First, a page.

The brain benefits of meditation have been overwhelmingly validated by science. The positive neurological and psychological effects of meditation are numerous., including beneficial activity and volume changes in the brain, improved focus, better mood, and reduced stress levels. Studies show it can even slow aging in the brain and be a useful tool for treating anxiety and depression.
A study from Carnegie Mellon University found mindfully meditating for 25 minutes a day for three consecutive days is all it takes to reduce stress levels. Harvard research showed beneficial physical brain changes after just eight weeks of meditation.
You don’t have to be a guru or dedicate hours each day to meditate. Perhaps the most popular form of meditation, mindfulness meditation, is a great place to start. All you have to do is focus on the breath. You can begin to practice with just a few minutes each morning or take one-minute meditation breaks throughout your day.
Feed Your Brain
Another easy way to rapidly improve your brain health is by supporting it with a brain-healthy diet. Feeding your brain optimally will not only help your overall health but also improve brain health and cognitive function. You have a “second brain,” the enteric nervous system, in your gut which communicates with the brain in your head. What you put in your mouth directly affects what goes on in your brain. One study found that the bacteria in peoples’ guts shifted within three to four days of a major diet change.
To get brain benefits, you just need to make small changes to something you already do every day — eat. To get the most brainpower out of your diet, you will want to include fatty fishes, foods with probiotics, whole grains, leafy greens and lots of lean protein.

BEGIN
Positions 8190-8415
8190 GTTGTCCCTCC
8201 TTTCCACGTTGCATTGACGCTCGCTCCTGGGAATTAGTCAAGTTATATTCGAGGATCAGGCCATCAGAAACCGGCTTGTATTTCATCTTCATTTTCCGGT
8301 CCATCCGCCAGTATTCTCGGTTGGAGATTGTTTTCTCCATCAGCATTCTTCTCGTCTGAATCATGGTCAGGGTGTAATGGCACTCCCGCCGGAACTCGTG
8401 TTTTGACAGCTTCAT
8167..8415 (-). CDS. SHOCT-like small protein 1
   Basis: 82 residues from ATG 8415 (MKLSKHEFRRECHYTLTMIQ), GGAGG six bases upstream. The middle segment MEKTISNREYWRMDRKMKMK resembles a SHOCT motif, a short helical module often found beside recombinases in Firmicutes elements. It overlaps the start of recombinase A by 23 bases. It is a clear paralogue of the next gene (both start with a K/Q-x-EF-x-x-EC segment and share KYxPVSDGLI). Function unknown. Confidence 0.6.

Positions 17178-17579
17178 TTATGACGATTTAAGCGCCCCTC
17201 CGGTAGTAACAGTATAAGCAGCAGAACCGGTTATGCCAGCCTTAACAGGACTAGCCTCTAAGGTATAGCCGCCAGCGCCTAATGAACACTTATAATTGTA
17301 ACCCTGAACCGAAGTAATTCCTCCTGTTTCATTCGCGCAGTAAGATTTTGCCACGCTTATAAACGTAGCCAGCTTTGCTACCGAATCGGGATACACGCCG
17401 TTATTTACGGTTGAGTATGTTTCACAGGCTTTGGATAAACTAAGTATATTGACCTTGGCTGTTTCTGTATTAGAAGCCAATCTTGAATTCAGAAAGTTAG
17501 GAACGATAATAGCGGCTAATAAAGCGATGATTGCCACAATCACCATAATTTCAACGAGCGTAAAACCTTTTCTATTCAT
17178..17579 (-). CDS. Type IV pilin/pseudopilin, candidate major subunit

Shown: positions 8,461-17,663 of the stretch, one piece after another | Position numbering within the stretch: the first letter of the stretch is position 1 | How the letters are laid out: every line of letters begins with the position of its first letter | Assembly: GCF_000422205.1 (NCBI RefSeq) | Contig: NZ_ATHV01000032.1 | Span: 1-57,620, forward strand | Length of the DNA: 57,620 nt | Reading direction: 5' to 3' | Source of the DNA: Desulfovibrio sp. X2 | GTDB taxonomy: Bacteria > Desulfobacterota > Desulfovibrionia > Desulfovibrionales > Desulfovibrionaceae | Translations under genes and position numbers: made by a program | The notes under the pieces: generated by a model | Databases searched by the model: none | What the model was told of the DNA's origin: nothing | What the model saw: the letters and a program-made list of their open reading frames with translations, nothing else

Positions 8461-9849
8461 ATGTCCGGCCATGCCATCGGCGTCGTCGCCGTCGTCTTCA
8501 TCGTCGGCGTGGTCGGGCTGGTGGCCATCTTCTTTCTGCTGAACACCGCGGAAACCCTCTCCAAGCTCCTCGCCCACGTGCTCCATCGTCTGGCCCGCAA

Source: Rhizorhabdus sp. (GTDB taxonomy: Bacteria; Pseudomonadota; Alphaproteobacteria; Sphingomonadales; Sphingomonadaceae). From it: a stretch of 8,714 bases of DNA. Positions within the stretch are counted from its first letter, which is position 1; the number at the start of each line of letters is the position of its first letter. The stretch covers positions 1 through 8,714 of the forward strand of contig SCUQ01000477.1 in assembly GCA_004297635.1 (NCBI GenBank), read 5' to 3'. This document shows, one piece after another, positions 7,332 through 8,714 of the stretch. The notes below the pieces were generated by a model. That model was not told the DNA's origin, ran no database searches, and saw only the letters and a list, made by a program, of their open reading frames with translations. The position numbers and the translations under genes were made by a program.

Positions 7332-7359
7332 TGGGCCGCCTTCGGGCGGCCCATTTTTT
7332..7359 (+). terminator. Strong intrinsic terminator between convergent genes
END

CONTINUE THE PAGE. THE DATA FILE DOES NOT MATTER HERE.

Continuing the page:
Use All of Your Senses
You use your senses every day, but you probably don’t really pay that much attention to them. Occasionally switching up the way you use your senses can help you sharpen them, give you a change in perspective, and give your brain a workout.
To do this, just go about your day as usual with a few slight changes. Pay special attention to what your senses are telling you. Be mindful and aware. Really taste the boldness of your coffee. Take the time to really feel the sensation of each water droplet hitting your head in the shower. While walking the dog, notice the songs of the different birds and feel the ground underfoot. This practice is called sensualizing.
If you want to make things more interesting, try not using a sense you typically use so you can focus more on another one. For instance, close your eyes while you’re eating to help you focus on the senses of smell and taste.
Break Out of Your Routine
This one might seem a little counterintuitive, but if you want to use your daily routine to boost your brain, change it. When we do the same thing every day, we tend to go into autopilot mode. We don’t really think about what we’re doing, so we’re not engaging our brains.
When you switch things up, you’re asking your brain to think and pay attention and forcing it to stay alert. It’s important to kick your brain out of its comfort zone by doing things that are unfamiliar and mentally challenging. You’ll want to push your brain beyond the norm. Stepping out of your routine forces your brain to make new neural connections.
It could be something simple like driving a different way to work or eating your cereal with your left hand. Something more involved, like learning a new language or mastering a musical instrument, will certainly work wonders for your brain as well but will take more time and effort.
If you want to improve your brain, all you have to do is tweak your daily routine. Keep your brain and body active, feed it what it needs and take good care of your mental health, and little by little, you’ll see improvements.
Give it a try today — your brain will thank you.
Kayla Matthews writes about wellness, productivity and stress in the modern world for websites like MakeUseOf, BioMed Central, and The Huffington Post. To read more posts from Kayla, subscribe to her blog, Productivity Theory.